CLOSE to half of Singapore companies are looking to hire more staff in the second half of this year, but jobseekers looking at flexi-work arrangements may be disappointed.
In a hiring trends report by recruitment and human resources consultancy Achieve, 26 per cent of the 450 multinational corporations and medium to large-sized enterprises polled have flexi-work arrangements in place for employees. Another 5 per cent is currently working to put such programmes in place.
Of the 300-odd companies which do not offer staff the choice to work from outside the office, three quarters said that it was not feasible in their industries. The nine industry sectors polled were: banking and finance; healthcare and pharmaceutical; IT and telecommunications; lifestyle, retail, and food and beverage; shipping and logistics; industrial manufacturing and engineering; oil and gas; professional services; and property and construction.
Among these companies where flexi-work is not an option, 12 per cent feared a drop in productivity, while 4 per cent thought that staff lacked the discipline needed. In contrast, half of the companies with flexi-work arrangements attributed their programmes to the desire to retain current staff.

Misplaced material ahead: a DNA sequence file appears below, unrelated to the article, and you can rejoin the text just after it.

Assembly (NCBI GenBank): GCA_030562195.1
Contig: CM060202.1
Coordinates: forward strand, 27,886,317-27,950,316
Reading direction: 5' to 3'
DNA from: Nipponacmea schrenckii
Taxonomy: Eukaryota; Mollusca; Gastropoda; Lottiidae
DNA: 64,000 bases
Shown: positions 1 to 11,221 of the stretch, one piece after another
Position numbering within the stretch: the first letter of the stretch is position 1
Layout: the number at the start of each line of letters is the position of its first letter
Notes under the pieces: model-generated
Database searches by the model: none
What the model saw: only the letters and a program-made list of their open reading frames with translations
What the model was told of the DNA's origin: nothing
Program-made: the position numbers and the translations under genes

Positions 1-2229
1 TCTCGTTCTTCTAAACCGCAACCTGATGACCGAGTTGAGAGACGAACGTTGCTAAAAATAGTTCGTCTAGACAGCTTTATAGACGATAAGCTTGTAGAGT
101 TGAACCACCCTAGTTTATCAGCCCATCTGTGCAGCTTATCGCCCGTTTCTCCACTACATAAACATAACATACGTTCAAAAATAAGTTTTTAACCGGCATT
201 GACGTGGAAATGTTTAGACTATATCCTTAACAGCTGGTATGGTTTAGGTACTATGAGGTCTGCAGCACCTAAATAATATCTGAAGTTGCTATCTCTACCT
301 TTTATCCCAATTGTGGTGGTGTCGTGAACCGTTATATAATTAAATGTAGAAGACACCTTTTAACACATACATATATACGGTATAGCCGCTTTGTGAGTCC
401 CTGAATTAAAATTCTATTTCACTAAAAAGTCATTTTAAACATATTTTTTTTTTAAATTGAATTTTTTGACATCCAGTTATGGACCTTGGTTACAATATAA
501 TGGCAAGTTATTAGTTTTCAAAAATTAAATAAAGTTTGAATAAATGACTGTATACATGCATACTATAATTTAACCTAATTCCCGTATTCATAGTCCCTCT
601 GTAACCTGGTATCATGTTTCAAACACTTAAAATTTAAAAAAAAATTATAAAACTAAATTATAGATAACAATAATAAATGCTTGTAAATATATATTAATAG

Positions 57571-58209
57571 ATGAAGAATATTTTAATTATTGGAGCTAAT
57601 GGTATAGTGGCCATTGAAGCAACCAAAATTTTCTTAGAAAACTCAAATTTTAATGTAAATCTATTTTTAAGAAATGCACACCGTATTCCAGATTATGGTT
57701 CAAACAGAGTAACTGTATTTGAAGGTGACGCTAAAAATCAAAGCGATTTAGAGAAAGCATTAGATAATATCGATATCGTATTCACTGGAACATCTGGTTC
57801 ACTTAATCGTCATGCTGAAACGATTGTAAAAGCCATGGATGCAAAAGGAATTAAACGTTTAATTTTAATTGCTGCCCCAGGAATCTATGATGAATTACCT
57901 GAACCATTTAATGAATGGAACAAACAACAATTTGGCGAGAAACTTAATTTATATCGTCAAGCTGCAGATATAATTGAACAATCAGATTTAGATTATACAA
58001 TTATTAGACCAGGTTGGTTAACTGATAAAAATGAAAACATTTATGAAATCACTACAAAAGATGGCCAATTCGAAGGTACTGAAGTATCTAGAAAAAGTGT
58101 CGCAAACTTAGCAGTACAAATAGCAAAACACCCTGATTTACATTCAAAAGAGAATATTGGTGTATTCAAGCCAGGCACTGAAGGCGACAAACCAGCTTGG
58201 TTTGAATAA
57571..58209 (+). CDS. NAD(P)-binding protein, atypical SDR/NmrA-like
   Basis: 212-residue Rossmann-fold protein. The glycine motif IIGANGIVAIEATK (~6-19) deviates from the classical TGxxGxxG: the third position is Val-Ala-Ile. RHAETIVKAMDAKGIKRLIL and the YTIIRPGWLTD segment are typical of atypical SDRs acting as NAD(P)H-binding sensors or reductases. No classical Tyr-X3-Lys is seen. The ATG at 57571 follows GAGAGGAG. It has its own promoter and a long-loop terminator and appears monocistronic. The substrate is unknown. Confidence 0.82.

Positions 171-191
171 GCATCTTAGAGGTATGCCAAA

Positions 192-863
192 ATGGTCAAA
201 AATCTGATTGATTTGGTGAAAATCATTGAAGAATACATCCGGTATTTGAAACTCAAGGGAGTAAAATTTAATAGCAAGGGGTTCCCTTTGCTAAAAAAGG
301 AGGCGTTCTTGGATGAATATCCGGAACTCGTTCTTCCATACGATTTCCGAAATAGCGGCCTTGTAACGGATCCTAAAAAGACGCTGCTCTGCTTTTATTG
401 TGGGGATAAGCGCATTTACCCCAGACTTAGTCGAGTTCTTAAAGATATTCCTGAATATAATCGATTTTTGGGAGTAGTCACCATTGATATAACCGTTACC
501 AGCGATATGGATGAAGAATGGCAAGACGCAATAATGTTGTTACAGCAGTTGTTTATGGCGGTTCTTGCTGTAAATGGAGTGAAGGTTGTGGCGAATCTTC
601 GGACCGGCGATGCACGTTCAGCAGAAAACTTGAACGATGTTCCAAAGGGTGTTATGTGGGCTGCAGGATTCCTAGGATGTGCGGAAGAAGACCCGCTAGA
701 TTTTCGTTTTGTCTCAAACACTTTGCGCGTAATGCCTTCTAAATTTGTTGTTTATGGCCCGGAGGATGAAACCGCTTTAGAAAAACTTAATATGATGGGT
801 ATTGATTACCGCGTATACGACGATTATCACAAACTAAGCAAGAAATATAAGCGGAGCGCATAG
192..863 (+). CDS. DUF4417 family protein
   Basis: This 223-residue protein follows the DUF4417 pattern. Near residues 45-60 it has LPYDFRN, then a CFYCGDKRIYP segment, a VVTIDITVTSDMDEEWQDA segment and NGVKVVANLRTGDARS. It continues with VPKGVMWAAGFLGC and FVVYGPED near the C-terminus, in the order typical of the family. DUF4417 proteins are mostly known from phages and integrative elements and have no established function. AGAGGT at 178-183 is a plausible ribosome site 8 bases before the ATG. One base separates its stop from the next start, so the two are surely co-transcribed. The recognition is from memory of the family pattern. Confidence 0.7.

Speaking to BT, Achieve chief executive officer Joshua Yim conceded that "only selected industries can implement such policies", but added that the slow embrace of flexi-work also spoke of a "conservative" office culture which is "generally not so advanced" in terms of giving employees the freedom to work from home or work more flexible hours.
Companies are also ramping up their recruitment drives, with 48 per cent looking to expand their workforce in the coming months, compared to 32 per cent during the same period last year.
Mr Yim said that companies usually scale down recruitment in the second half of the year, so this increase in hiring is "quite a very good sign".
He added: "Business confidence is very strong in Singapore and this region."
The top three sectors hunting for staff are the shipping and logistics sector, where 62 per cent of companies will be hiring, followed by the healthcare and pharmaceutical sector at 57 per cent, and property and construction at 54 per cent.
Slowest workforce growth was seen in the banking and finance world, where just 36 per cent of companies plan to take in more staff and 12 per cent of companies are considering handing out the pink slip. This also makes banking and finance the sector with the largest plans for retrenchment out of all sectors surveyed.
Hiring plans for the year reflect companies' modestly optimistic growth outlook. About 56 per cent of companies anticipate growth of under 2 per cent, and a full 10 per cent are bracing themselves for a projected contraction in business in the second half of this year.
And, while 83 per cent of the companies that are are hiring will be wooing prospective recruits with increments of up to a tenth of their last drawn salary, current staff must be content with existing pay cheques as 43 per cent of companies polled do not intend to increase wages from the salaries drawn in the first half of the year.